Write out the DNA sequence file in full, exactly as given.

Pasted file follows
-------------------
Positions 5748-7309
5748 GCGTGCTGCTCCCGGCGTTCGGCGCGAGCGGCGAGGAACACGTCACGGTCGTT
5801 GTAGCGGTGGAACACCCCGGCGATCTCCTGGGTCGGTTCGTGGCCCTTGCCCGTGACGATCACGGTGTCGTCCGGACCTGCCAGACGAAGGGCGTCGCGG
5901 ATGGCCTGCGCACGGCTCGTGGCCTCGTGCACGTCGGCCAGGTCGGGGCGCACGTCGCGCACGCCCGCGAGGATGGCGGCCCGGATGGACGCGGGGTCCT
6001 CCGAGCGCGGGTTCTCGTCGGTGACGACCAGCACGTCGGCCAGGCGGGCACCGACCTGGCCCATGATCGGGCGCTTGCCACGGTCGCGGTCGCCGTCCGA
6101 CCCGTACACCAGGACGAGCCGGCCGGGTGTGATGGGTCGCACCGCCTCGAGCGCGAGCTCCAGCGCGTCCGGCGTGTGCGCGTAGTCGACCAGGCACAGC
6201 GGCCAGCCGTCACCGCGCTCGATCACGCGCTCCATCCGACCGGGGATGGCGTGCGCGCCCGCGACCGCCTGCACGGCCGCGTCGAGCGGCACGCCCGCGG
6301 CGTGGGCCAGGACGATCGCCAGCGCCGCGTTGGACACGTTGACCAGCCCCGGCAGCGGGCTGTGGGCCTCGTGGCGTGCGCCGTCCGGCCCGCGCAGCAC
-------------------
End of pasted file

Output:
Positions 5748-7309
5748 GCGTGCTGCTCCCGGCGTTCGGCGCGAGCGGCGAGGAACACGTCACGGTCGTT
5801 GTAGCGGTGGAACACCCCGGCGATCTCCTGGGTCGGTTCGTGGCCCTTGCCCGTGACGATCACGGTGTCGTCCGGACCTGCCAGACGAAGGGCGTCGCGG
5901 ATGGCCTGCGCACGGCTCGTGGCCTCGTGCACGTCGGCCAGGTCGGGGCGCACGTCGCGCACGCCCGCGAGGATGGCGGCCCGGATGGACGCGGGGTCCT
6001 CCGAGCGCGGGTTCTCGTCGGTGACGACCAGCACGTCGGCCAGGCGGGCACCGACCTGGCCCATGATCGGGCGCTTGCCACGGTCGCGGTCGCCGTCCGA
6101 CCCGTACACCAGGACGAGCCGGCCGGGTGTGATGGGTCGCACCGCCTCGAGCGCGAGCTCCAGCGCGTCCGGCGTGTGCGCGTAGTCGACCAGGCACAGC
6201 GGCCAGCCGTCACCGCGCTCGATCACGCGCTCCATCCGACCGGGGATGGCGTGCGCGCCCGCGACCGCCTGCACGGCCGCGTCGAGCGGCACGCCCGCGG
6301 CGTGGGCCAGGACGATCGCCAGCGCCGCGTTGGACACGTTGACCAGCCCCGGCAGCGGGCTGTGGGCCTCGTGGCGTGCGCCGTCCGGCCCGCGCAGCAC